Ahead of his second birthday, Prince George's mum and dad released this photo of him grinning ear-to-ear after his sister's christening.

Facebook/The British Monarchy

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Time.com
Aug 14, 2015 @ 8:45 am

Kensington Palace, the residence and office of Prince William and Princess Kate, has written to the media urging them not to publish images taken by paparazzi photographers, who have been taking “increasingly extreme lengths” to get pictures of Prince George.

The letter, written by William and Kate’s communications secretary, says a “line has been crossed” by the paparazzi over the last couple of months. Their tactics have become dangerous and “represent a very real security risk” for the two-year-old prince.

Photographers’ behaviour have caused the William and Kate to be “concerned about their ability to provide a childhood for Prince George and Princess Charlotte that is free from harassment and surveillance.”

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The statement also referred to an incident where a photographer parked outside a children’s play area and lay in the trunk in the hope of capturing a picture of the young prince:

A photographer rented a car and parked in a discreet location outside a children’s play area. Already concealed by darkened windows, he took the added step of hanging sheets inside the vehicle and created a hide stocked with food and drinks to get him through a full day of surveillance, waiting in hope to capture images of Prince George. Police discovered him lying down in the boot of the vehicle attempting to shoot photos with a long lens through a small gap in his hide. It is of course upsetting that such tactics—reminiscent as they are of past surveillance by groups intent on doing more than capturing images—re being deployed to profit from the image of a two-year old boy.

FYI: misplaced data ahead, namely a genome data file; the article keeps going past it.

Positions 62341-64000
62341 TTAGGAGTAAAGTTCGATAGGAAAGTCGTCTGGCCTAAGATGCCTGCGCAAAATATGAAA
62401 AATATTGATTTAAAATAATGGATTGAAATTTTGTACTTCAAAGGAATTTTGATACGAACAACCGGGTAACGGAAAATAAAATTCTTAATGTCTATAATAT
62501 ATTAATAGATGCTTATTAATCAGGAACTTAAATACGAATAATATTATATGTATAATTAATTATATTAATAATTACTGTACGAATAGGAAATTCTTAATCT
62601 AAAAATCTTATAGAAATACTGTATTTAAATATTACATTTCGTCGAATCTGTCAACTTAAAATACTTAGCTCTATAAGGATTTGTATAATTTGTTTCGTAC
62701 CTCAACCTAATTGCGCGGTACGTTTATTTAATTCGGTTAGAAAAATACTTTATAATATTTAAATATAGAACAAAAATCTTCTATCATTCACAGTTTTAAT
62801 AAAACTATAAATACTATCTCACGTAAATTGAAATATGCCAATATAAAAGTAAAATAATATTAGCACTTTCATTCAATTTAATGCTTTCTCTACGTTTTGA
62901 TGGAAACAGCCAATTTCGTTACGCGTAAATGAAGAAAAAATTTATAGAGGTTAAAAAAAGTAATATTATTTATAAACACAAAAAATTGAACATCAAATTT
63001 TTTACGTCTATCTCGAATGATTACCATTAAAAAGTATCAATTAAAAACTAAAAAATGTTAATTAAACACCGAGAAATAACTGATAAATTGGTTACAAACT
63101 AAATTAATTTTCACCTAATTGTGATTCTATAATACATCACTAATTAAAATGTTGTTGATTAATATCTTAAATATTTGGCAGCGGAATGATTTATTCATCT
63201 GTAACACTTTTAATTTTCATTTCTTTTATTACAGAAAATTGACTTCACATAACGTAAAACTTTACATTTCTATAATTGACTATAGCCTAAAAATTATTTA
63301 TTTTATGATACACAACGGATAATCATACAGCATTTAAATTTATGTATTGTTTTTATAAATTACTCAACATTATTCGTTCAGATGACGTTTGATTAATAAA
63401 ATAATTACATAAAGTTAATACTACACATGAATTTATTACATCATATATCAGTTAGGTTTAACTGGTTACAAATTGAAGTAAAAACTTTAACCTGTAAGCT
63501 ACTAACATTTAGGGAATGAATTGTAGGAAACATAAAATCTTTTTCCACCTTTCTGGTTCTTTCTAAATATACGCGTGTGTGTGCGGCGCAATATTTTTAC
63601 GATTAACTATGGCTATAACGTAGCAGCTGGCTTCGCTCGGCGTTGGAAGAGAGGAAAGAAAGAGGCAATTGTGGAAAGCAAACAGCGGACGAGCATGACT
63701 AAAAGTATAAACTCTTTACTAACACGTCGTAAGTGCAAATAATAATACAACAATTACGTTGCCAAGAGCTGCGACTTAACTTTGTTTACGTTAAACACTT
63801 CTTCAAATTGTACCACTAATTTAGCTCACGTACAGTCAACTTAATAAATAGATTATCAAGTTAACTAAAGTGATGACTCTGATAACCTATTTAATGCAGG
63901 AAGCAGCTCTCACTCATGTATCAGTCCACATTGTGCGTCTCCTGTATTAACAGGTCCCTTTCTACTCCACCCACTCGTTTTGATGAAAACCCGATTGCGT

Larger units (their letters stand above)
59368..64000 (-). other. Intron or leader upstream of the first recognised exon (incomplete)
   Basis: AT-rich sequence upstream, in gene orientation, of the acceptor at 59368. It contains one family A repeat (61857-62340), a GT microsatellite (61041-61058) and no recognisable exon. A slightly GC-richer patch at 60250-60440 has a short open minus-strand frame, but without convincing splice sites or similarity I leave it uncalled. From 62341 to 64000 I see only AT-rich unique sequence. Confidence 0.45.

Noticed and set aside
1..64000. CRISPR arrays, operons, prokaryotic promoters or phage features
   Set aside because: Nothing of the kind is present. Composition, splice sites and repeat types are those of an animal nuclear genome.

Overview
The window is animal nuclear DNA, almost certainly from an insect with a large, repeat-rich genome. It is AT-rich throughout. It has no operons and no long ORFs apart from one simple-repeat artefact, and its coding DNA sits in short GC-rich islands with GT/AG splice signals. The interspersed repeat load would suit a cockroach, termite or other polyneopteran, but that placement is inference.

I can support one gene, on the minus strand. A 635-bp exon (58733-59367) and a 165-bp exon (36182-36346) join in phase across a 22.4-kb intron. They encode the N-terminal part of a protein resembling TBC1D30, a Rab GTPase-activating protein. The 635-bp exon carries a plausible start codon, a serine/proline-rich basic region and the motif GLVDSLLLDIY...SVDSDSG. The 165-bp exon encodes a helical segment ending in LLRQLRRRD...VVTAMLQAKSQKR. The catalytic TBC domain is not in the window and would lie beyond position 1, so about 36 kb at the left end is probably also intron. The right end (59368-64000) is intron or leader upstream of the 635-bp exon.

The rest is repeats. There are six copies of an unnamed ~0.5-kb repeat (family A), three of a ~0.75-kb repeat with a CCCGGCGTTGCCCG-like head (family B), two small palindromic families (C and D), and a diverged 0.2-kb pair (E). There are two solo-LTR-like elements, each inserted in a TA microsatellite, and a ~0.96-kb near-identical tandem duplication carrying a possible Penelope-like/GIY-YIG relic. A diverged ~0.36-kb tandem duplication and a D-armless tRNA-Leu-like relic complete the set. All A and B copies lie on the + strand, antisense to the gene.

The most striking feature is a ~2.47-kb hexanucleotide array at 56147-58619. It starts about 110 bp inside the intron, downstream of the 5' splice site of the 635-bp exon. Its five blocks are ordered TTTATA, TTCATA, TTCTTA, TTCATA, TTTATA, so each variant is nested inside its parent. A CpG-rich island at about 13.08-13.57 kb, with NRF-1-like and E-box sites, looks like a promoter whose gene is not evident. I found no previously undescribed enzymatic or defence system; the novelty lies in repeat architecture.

Kensington Palace also said that in recent months photographers have:

  • Used long range lenses to capture images of Kate playing with Prince George in a number of private parks
  • Monitored Prince George and his nanny’s movements around London parks
  • The movements of their household staff were also monitored by photographers
  • Children of individuals visiting the home of William and Kate were photographed
  • Photographers followed cars leaving family homes
  • Other children were used around playgrounds to draw Prince George into view
  • Photographers have been found hiding in fields and woodland around the Duke and Duchess’s home in Norfolk
  • In order to take photos of Prince George playing with his grandmother, they hid among sand dunes on a beach.
  • Put the Middleton family home in Berkshire under surveillance

“In a heightened security environment such tactics are a risk to all involved. The worry is that it will not always be possible to quickly distinguish between someone taking photos and someone intending to do more immediate harm,” read the statement.

The palace said that pictures taken in “unacceptable circumstances” have been used by organisations in the U.S., Germany, France, Australia and New Zealand.

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